The discussion began in french on the www.dotnetguru.org web site, but was unfortunately deleted by the administrator of the site because of a few aggressive comments.
I wish to continue this discussion here.
I'll post my own reflexions as soon as I have time to rewrite them or the DNG admin sends the deleted thread to me.
Please feel free to post your own and stay courteous. I'll delete all offensive comments, but only these.
Update 6/23/2004 19:00: Sami Jaber contributed to the debate through a blog entry. Thank you Sami (I would have liked to get my texts back, but I appreciate the effort). I'll try to answer his argumentation:
Sami explains that the UI layers are less stable because the lifetime of the technologies that support them are supposedly shorter than that of other layers. He cites:
- In the Java world, Servlets -> JSP -> Struts -> JSF, that is 4 (r)evolutions in about 6 years. Well, I won't argue on the instability of the Java world, but no one is forced to follow every new trend.
- POJO components (a relatively recently resurrected obvious concept: make it simple) implemented 6 years ago have remained stable, except if they followed the EJB specifications (two evolutions). Sure, an object is an object, and if it does not have any external dependancies, there's no reason why it would have to change. But this is of course an asymptotical goal...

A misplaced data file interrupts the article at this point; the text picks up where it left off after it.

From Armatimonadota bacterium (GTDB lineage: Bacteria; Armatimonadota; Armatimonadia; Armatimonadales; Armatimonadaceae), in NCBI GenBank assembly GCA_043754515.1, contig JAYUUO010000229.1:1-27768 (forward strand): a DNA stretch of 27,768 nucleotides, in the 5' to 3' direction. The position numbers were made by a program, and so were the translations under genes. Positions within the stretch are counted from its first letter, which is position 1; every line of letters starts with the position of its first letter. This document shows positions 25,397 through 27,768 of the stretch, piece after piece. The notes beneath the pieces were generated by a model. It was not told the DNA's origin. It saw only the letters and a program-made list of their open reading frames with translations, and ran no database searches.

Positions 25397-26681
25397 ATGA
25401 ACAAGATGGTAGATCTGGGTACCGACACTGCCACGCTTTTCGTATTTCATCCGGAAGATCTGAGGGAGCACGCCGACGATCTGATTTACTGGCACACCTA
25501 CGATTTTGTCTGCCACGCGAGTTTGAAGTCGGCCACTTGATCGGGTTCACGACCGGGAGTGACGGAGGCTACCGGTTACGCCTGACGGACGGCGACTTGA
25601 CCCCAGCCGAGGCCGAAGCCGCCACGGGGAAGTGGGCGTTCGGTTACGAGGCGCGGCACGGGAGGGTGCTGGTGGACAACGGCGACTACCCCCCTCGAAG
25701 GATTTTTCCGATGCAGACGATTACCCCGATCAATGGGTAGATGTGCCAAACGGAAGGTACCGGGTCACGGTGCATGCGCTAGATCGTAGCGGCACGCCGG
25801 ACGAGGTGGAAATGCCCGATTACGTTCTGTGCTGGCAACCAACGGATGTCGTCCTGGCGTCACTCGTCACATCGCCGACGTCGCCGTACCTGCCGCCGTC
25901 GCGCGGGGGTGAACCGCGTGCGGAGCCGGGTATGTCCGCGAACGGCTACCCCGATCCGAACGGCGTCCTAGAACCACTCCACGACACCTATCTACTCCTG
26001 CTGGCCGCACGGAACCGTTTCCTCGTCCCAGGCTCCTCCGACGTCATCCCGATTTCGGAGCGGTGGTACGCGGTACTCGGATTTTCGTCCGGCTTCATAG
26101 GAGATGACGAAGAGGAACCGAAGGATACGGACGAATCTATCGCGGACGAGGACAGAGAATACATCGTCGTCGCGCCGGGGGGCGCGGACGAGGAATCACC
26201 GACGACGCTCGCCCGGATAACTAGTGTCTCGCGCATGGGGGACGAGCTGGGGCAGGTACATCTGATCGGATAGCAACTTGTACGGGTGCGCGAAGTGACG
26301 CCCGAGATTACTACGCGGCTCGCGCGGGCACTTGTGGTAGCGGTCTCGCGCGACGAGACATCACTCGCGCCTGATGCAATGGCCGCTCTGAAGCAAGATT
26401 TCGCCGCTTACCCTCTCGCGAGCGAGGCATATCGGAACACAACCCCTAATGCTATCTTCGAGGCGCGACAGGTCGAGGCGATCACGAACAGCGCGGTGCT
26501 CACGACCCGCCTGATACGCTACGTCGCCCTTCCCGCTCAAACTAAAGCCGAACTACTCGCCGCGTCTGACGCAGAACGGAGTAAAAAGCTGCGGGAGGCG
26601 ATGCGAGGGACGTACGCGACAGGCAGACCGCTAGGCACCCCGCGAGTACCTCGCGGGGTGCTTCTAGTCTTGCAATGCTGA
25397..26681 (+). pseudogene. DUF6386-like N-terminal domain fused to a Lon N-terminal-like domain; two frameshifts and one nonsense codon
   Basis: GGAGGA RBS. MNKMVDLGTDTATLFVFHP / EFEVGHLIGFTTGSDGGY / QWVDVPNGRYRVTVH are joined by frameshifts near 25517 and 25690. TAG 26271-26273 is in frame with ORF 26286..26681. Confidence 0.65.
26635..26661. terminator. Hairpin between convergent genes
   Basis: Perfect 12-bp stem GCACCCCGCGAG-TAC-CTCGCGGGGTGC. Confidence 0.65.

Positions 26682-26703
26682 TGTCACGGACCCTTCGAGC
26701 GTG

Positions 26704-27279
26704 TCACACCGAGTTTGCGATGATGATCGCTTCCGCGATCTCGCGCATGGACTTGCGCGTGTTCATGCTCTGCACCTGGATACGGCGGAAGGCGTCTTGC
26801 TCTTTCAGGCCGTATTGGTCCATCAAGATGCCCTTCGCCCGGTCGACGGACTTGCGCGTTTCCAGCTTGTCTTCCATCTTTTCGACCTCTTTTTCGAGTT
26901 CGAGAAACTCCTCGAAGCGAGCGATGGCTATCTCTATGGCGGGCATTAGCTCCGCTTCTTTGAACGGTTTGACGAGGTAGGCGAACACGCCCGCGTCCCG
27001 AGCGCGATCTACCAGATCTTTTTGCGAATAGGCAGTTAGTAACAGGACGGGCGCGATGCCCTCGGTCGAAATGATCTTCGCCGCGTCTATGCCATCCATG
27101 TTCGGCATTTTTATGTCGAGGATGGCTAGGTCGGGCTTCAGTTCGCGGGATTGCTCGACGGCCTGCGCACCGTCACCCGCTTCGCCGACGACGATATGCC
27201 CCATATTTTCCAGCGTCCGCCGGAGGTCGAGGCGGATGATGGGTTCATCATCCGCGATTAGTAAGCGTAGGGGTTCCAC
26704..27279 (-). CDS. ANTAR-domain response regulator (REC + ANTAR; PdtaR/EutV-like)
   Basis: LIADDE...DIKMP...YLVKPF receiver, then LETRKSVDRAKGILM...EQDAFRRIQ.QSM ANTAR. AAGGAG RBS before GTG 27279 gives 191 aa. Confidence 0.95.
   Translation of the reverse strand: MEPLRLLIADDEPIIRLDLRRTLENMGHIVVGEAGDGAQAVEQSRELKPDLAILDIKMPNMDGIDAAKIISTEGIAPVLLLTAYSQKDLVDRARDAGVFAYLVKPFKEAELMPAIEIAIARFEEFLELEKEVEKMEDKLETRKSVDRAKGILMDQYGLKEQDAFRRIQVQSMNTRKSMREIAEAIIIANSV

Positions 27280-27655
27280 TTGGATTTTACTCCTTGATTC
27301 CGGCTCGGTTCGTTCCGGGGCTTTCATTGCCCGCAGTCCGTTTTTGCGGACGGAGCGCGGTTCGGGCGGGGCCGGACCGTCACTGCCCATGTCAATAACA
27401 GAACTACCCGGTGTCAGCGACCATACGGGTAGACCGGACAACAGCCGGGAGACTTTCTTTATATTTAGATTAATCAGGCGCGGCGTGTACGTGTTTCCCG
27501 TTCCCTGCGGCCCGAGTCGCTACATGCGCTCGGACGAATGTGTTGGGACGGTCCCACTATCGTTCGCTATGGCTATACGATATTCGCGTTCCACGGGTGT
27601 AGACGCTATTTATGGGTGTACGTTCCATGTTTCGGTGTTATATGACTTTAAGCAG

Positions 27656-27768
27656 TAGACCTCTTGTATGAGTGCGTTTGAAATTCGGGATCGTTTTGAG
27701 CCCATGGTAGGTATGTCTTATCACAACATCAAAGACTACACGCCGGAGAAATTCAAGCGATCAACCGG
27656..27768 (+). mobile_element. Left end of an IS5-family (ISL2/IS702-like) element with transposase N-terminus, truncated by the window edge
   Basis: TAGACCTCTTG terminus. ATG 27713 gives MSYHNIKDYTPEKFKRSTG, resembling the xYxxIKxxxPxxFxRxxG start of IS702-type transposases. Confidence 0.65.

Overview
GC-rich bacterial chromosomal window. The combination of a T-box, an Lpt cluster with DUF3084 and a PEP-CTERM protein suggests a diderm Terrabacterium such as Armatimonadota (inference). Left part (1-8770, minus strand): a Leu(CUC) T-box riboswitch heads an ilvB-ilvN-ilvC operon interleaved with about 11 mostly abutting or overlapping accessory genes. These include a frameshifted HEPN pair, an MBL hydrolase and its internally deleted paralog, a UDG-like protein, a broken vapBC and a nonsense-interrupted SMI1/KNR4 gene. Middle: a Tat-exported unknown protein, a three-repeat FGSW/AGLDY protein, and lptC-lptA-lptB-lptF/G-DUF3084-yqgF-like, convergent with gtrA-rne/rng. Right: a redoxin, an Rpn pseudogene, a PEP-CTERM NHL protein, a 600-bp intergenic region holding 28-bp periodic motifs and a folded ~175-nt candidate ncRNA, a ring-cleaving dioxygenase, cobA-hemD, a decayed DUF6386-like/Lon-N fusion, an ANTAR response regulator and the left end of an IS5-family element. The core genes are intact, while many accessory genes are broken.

- On Windows, we had MFC, then WinForms and Avalon. Sure, and what was the longevity of these technologies? Well, MFC is not dead, but between it (1992) and WinForms (2001), 9 years passed. Avalon is not due before 2006, that makes at least 5 years longevity for WinForms (assuming that every one will instantly migrate to Longhorn, which I'd like, but is not very likely). That makes technology lifetimes that can very well be compared with the lifetime of the technologies underlying other layers.
- Same thing goes for Microsoft Web technologies: ASP (around 1997 IIRC) lasted for about 4 years before being replaced by ASP.NET
- Sami argues that writing UI layers is very complex and that it is very difficult to achieve any kind of reusability. Well, I absolutely can't agree with that. First, I've been a web developer for years before being hired by Microsoft, and reusability of UI components is one of the things I've been the most successful at, through many advanced WebControls and the MagnitSite content management platform. WebControls are a major innovation that enables great reusability of UI elements, and Whidbey goes even farther in that direction, reducing the amount of boilerplate code to orchestrate the controls to almost nothing. Now, of course, you still have to write code for the specific interactions between your graphical components, but that is also the case for other layers. It doesn't mean that there is any reason why UI would be less manageable.
- A comment on Sami's blog points out that an IT person who would decide to migrate each application to each new trendy technology would be a fool. This is absolutely true, and the key is interoperability. I personnally have NEVER migrated a UI to a new technology. All my classic ASP sites remained classic ASP, and I developed only new applications using ASP.NET. Now, they were able to interoperate and this is what's really important. On the other hand, I've had numerous migrations of data layers to new versions or different databases.